But this was merely a cyclical pattern in fact when a closer analysis is made concerning the main theoretical aspects of the renaissance of neo-functionalism. After the theory strengthened by the developments in EU, the most significant contribution came from Alec Stone Sweet and Wayne Sandholtz`s “European Integration and Supranational Governance”. Their main argument is given at the beginning of their article as “We argue that European integration is provoked and sustained by the development of causal connections between three factors: transnational exchange, supra-national organization, and European Community (EC) rule-making. (Stone-Sweet, Sandholtz, 1997:297) and their main emphasis is on “cross-border transactions and communications that generate a social demand for EC rules and regulation” and institutionalization due to EC rules and as endresult “this process provokes further integration” (Stone-Sweet, Sandholtz, 1997:297). As seen above, their theory is based on a sense of causality and their position is in between the intergovernmental and supranational politics which is seen as a continuum and “the continuum measures the increasing influences of three factors on policy-making processes and outcomes within any given policy sector.

These factors are: (1) supranational organizations; (2) supranational rules; and (3) transnational society” (Stone-Sweet, Sandholtz, 1997:303). Bargaining takes place between a number of actors to decide on which end of the continuum is more predominant during the decision making process; nevertheless, since they also take into consideration the intergovernmental aspect, they argue “the grand bargains are, by definition, intergovernmental” (Stone-Sweet, Sandholtz, 1997:307).

They not only take into consideration the intergovernmental policies, but also accept them existing in all stages and parts of the decision making system by saying “ In fact, intergovernmental decision-making is ubiquitous in the EC, present even at the far right-hand pole of our continuum [which is Supranational Politics]” (Stone-Sweet, Sandholtz, 1997:306).

What they take as their starting point to their theory constitutes the core point of their argument, which is the society as the determinant actor especially “non-state actors who engage in trans-actions and communications across national borders, within Europe” (Stone-Sweet, Sandholtz, 1997:306). It will be the people to demand a certain standard of European rules standards and “as transnational exchange rises, so does the societal demand for supranational rules and organizational capacity to regulate” (Stone-Sweet, Sandholtz, 1997:306).

Stone-Sweet and Sandholtz also make a check of their argument by looking at “Eurosclerosis”. “The period from the mid-1960s to the mid-1980s in the context of European integration is often referred to as an era of stagnation or eurosclerosis. ” (Awesti, 2006:2). Stone-Sweet and Sandholtz argue that during this period starting from the Empty Chair Crisis to The Single European Act in other words “ In the worst days of 'Eurosclerosis' in the 1970s, levels of intra-EC trade and other forms of exchange soared” and they point out a direct correlation between the integration process and the exchanges that take place.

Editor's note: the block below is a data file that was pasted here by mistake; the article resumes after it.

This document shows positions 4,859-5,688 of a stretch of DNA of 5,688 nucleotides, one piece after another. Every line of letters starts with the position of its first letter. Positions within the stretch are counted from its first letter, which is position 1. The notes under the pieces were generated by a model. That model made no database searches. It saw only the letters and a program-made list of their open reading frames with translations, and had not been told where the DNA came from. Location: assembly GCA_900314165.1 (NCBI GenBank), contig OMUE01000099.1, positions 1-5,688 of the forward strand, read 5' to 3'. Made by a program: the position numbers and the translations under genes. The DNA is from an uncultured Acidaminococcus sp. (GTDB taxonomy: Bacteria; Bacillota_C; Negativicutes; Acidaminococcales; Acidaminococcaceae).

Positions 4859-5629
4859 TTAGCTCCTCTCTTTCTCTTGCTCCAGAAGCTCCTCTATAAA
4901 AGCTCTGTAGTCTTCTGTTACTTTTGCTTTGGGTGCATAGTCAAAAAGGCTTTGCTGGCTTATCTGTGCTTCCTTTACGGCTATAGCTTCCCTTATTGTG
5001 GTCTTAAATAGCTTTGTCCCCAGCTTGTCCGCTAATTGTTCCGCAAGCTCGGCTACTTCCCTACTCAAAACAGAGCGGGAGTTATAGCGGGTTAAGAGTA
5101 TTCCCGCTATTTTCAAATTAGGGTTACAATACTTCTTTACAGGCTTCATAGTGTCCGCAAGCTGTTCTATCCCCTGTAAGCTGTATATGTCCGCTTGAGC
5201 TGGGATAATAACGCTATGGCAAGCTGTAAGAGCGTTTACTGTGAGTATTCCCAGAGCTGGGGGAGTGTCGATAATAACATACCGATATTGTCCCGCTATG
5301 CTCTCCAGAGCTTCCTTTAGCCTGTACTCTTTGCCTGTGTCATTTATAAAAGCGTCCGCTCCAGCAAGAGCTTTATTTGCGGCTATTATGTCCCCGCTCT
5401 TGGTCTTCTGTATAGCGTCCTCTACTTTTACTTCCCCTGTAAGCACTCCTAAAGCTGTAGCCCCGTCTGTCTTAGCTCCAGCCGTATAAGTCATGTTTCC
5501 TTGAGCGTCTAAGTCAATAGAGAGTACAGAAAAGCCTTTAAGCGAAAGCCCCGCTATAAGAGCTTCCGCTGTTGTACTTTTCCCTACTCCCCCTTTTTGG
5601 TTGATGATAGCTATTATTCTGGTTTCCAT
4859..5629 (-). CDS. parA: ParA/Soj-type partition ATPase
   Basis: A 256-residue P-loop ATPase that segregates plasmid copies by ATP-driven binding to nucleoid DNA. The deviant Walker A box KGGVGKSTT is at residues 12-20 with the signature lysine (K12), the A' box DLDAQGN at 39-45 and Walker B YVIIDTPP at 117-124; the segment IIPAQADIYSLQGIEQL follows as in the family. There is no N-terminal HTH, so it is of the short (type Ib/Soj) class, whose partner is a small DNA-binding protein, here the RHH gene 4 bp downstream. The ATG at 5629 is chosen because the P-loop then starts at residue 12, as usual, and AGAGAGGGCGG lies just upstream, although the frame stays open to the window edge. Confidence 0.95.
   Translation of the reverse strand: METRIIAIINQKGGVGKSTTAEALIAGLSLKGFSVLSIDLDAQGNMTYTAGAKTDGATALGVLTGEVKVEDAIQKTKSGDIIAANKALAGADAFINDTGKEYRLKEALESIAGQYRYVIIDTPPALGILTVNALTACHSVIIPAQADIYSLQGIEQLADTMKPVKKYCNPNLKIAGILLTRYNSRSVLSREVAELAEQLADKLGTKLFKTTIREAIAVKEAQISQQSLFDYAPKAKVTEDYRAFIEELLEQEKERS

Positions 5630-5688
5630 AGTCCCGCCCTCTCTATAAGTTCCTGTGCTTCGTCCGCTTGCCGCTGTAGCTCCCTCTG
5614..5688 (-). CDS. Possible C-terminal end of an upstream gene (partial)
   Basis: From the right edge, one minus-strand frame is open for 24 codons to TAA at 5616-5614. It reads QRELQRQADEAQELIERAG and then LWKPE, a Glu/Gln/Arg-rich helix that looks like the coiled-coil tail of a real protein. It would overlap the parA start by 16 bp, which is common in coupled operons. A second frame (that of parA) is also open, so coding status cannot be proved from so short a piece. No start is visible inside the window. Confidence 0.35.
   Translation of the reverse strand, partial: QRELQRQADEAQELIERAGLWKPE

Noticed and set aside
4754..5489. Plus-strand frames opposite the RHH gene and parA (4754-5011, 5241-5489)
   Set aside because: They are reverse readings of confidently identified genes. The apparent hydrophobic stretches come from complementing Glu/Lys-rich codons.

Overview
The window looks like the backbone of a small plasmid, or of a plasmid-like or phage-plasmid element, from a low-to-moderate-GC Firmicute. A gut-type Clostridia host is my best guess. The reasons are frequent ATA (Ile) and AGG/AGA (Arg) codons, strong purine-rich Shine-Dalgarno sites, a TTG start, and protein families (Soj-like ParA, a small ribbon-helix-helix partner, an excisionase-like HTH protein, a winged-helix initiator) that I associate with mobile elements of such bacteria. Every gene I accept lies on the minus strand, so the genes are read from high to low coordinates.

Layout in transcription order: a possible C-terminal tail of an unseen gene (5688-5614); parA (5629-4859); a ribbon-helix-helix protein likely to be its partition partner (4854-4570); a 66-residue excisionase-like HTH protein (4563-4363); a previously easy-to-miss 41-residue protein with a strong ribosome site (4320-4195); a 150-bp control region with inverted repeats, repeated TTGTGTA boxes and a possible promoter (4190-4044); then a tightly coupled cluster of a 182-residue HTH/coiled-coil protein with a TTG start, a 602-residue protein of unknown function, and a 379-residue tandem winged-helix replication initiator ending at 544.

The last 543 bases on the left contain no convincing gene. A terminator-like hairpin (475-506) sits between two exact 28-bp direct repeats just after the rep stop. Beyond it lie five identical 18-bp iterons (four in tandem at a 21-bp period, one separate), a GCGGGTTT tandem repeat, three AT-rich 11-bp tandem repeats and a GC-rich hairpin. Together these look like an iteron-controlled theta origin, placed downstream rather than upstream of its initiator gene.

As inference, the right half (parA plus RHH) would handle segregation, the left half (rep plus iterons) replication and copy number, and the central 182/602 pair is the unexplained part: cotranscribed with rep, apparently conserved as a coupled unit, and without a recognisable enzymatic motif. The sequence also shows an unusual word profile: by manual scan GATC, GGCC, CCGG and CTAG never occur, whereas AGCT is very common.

As seen, transaction based integration theory is depicted as a process which is mainly driven by the volume of transactions taking place for a thorough integration process by triggering a vast extent of regulations in myriads of areas. Conclusion Mentioned as the first words of this paper “Any comprehensive theory of integration should potentially be a theory of disintegration” (Schmitter, 2002:4), Schmitter highlights that the strength and weakness of neo-functionalism is rather similar and what creates integration may end up with disintegrative consequences.

Being accepted as the first of the integration theories, neo-functionalism has had a very debated place due to its defying characteristics against the sovereignty of nation states. When all the information given above is summed up, it would be possible to say that the time p in which a theory exists in, is crucial for its existence. In other words, the perceptions and conditions of its age is of great importance to decide on the consistency of a theory.

Neo-functionalism suffered due to the theoretical assumptions and the realities of integration process in its first phase; nevertheless, the notion of supranationality seemed to be better absorbed and digested by the nation-states in its second phase. Another significant determinant factor about the life of a theory that one can deduct by looking at the example of neo-functionalism is the level of abstractions. How much a theory shall abstract and accept is a major question and although in the first phase Haas didn`t totally deny the authority of nation-states, due to the sensitivities of the age, the theory weakened considerably.

Even if they don? t define themselves as neo-functionalists, Stone-Sweet and Sandholtz`s approach to integration process as a continuum between the two poles of sovereignty brought a fresh start for the decision-making and integration process of EU. All in all, today neo-functionalism with its renewed form, is one of the most significant theories to observe and understand the dynamics of integration process of EU together with all the bargaining process that takes place between the actors involved.